The Mount Kenya Trust had a farmer’s day at their Mugumo Regenerative Agriculture Project (MRAP) next to Lolldaiga ranch. Neighboring farmers, representatives from Timau, Ngusishi and Ontulili Water Resource Users Association (WRUA) were present.
Different aspects of conservation farming such as minimum soil disturbance, soil cover and crop rotation were demonstrated. Since conventional farm practices can negatively impact the environment and contribute to climate change, farmers must adopt farm practices that will minimize pollution, protect crop yields, improve crop resistance to drought and pests, and reduce total production cost.
Conservation farming seems to be the perfect solution. Conservation farming is an approach in which soil management practices are reduced to a minimum, thus preserving the soil properties and natural biodiversity. It includes a set of practices which conserve the soil, water, and soil moisture, enhance fertilizer and seed use, and finally, saves time and money.
Conservation farming has three main principles that help in biodiversity and environmental protection. These principles are:
- Minimum soil disturbance
- Crop residue management – leaving previous crop residue in the field or planting a cover crop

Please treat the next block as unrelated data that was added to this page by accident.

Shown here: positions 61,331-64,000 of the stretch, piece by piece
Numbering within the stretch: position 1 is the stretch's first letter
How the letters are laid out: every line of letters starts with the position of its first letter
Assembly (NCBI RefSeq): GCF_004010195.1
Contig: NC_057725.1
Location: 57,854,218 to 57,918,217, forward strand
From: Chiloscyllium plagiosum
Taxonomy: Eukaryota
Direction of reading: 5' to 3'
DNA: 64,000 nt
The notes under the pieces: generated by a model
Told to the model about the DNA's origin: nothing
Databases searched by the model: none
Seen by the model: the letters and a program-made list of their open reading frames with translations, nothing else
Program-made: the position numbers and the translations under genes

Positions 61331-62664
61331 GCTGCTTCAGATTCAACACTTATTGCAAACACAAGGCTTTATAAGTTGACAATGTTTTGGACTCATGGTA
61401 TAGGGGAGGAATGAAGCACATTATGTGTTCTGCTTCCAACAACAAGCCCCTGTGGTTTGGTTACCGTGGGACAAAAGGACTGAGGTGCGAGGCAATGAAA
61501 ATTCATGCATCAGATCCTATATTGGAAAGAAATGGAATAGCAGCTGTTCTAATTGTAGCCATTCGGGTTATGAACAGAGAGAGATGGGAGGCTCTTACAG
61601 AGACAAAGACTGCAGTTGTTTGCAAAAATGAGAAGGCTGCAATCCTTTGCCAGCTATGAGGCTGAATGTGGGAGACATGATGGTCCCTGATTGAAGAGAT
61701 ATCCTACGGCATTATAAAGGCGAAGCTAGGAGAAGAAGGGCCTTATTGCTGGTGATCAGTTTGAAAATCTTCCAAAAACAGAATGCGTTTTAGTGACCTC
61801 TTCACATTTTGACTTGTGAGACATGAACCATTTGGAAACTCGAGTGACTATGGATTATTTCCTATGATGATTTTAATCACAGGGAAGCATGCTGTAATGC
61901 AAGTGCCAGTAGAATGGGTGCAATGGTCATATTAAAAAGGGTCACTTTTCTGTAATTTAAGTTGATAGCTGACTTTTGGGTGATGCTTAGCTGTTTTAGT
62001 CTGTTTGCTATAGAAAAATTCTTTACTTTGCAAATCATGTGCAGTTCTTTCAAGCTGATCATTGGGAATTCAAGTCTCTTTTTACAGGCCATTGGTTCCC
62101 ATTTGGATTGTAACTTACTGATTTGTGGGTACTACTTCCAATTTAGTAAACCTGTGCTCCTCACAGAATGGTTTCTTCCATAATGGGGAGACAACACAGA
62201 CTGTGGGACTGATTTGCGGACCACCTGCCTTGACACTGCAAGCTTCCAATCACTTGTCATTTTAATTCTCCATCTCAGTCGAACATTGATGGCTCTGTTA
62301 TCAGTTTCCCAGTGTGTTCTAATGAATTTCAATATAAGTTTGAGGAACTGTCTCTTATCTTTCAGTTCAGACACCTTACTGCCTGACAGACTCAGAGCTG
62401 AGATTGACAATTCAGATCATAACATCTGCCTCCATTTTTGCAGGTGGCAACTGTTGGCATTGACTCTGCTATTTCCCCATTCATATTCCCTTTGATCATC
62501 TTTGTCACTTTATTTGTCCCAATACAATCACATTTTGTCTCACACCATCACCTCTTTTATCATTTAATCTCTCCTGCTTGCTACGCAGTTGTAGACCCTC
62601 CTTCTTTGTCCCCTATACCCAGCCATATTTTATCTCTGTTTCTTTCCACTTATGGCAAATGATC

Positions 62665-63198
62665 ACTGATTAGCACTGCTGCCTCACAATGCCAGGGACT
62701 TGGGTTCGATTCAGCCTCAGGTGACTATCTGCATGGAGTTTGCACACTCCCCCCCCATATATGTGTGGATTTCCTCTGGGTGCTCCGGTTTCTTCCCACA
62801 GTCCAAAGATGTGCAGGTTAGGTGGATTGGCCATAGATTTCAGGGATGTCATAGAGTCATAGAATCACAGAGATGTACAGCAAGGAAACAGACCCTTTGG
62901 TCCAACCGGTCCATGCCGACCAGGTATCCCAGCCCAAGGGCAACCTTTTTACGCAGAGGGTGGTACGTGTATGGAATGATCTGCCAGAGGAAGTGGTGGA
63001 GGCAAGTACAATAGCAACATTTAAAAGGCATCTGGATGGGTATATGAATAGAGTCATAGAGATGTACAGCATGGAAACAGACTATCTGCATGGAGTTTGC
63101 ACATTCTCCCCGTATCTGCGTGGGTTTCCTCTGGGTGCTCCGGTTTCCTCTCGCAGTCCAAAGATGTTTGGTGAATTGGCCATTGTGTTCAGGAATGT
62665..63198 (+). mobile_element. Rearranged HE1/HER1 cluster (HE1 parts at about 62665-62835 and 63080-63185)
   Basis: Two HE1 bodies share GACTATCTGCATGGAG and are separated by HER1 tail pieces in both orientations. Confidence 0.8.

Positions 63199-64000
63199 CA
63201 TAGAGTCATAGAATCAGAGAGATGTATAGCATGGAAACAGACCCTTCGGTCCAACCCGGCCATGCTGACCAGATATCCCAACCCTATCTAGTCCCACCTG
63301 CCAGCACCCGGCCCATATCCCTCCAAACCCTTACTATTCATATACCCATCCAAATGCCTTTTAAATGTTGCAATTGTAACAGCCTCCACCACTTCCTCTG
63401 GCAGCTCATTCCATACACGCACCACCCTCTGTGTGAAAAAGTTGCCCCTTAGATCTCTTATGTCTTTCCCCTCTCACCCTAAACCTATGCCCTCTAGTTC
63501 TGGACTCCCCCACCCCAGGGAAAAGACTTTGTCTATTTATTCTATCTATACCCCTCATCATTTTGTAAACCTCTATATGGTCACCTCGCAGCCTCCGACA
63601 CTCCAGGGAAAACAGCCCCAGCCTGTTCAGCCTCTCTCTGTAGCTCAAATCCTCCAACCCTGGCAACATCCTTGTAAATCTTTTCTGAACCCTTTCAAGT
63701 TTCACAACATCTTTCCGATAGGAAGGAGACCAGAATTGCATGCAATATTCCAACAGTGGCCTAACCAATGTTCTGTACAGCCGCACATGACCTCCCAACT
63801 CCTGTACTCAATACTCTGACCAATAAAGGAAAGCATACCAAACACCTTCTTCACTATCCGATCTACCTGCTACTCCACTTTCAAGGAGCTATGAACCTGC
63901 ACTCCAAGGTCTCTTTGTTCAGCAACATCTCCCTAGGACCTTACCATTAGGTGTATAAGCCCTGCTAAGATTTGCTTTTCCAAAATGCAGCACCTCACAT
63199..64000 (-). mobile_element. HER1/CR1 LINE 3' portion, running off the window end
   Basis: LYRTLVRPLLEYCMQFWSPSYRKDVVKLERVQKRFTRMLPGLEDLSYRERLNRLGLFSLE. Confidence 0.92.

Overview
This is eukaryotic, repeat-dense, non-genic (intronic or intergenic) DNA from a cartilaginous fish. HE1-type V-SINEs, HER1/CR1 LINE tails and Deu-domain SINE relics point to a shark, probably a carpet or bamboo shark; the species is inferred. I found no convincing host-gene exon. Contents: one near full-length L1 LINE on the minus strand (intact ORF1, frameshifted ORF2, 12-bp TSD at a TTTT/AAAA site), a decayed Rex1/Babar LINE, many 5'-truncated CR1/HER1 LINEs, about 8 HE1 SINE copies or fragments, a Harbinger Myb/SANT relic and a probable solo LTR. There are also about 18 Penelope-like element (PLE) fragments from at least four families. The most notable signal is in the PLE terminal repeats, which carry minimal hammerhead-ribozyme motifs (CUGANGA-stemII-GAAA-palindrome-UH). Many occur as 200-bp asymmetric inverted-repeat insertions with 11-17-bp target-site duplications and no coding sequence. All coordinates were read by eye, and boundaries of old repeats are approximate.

- Crop rotation practices
The emphasis of conservation farming is on conservation tillage practices, during which the soil is tilled just enough to be possible to sow seeds. Another practice is to leave at least 30% of soil surface covered by crop residue. This increases the water infiltration rate and reduces soil erosion and runoff.
Farmers have increasingly started these practices in their crop production in order to increase the productivity of:
- Soil – minimized soil tillage improves soil structure and protects the soil from erosion, while cover crops enhance soil organic matter
- Water – enhanced soil infiltration requires less water use
- Nutrients – crop rotation and decomposition of cover crops provides the soil organisms and plants with nutrients
- Weed management – weed population declines over time due to reduced tillage
- Environment – no-till provides for reduced fossil fuel use, while organic crop protection saves the environment and biodiversity
- Labor – less labor required for soil preparation
- Farm finance – reduced fertilizer, seed, and labor cost
Water scarcity remains a problem to irrigated agriculture in the Ewaso Basin.
Emu Sacco offers a solution by providing a savings and credit cooperative exclusively to support on-farm water conservation and management, which in turn supports increased agricultural productivity and livelihoods. The Sacco has allowed small holder farmers to save and borrow for on-farm water harvesting and management investments. Emu Sacco has partnered with various service providers specialized in the production and supply of water infrastructure (Afro Drip Limited and Sun Culture). Through this arrangement, Emu Sacco links its members and non-members with products from the two firms. The members get quality products at discounted prices.
Want to know more about conservation agriculture, or to get practical advice for your farm? Contact Tom Lawrence on 0722 312 577